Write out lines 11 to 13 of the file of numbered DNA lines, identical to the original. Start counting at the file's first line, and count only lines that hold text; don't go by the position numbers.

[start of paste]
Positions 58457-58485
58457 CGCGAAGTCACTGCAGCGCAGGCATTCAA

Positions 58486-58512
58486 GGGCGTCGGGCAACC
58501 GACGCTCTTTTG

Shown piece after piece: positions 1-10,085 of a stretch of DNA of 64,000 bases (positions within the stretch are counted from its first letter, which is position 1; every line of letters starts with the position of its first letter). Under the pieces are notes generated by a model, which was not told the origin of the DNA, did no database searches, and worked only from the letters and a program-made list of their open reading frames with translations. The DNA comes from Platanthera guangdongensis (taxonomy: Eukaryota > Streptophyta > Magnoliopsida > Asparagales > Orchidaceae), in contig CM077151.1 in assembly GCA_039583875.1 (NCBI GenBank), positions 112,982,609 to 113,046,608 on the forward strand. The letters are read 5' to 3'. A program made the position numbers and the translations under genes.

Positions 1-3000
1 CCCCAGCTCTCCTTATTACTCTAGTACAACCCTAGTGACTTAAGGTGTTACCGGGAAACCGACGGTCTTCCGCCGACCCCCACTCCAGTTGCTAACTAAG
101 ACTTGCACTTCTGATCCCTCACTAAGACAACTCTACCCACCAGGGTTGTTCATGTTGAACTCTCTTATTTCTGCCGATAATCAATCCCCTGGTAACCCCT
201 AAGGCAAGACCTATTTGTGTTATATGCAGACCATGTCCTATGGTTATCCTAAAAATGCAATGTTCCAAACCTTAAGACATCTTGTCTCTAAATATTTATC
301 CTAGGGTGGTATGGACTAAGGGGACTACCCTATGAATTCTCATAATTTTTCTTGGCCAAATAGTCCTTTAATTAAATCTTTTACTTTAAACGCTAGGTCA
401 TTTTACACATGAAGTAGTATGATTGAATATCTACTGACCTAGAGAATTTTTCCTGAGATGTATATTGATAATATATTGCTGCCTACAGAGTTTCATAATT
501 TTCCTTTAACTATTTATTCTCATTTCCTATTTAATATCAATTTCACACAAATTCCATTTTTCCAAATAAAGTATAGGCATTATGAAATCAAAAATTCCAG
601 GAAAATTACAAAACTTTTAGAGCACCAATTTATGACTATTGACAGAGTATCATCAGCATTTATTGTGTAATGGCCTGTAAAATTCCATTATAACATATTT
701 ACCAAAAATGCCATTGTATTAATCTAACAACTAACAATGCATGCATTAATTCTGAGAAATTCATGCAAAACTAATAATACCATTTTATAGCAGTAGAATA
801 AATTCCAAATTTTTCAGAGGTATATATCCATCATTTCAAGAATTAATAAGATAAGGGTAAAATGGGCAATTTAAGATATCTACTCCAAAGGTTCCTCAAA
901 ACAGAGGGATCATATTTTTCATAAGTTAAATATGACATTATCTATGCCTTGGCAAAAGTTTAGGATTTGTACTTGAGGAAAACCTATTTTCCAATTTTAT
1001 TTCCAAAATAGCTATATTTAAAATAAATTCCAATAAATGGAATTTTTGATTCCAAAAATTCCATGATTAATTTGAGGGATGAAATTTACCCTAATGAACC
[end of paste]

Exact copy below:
301 CTAGGGTGGTATGGACTAAGGGGACTACCCTATGAATTCTCATAATTTTTCTTGGCCAAATAGTCCTTTAATTAAATCTTTTACTTTAAACGCTAGGTCA
401 TTTTACACATGAAGTAGTATGATTGAATATCTACTGACCTAGAGAATTTTTCCTGAGATGTATATTGATAATATATTGCTGCCTACAGAGTTTCATAATT
501 TTCCTTTAACTATTTATTCTCATTTCCTATTTAATATCAATTTCACACAAATTCCATTTTTCCAAATAAAGTATAGGCATTATGAAATCAAAAATTCCAG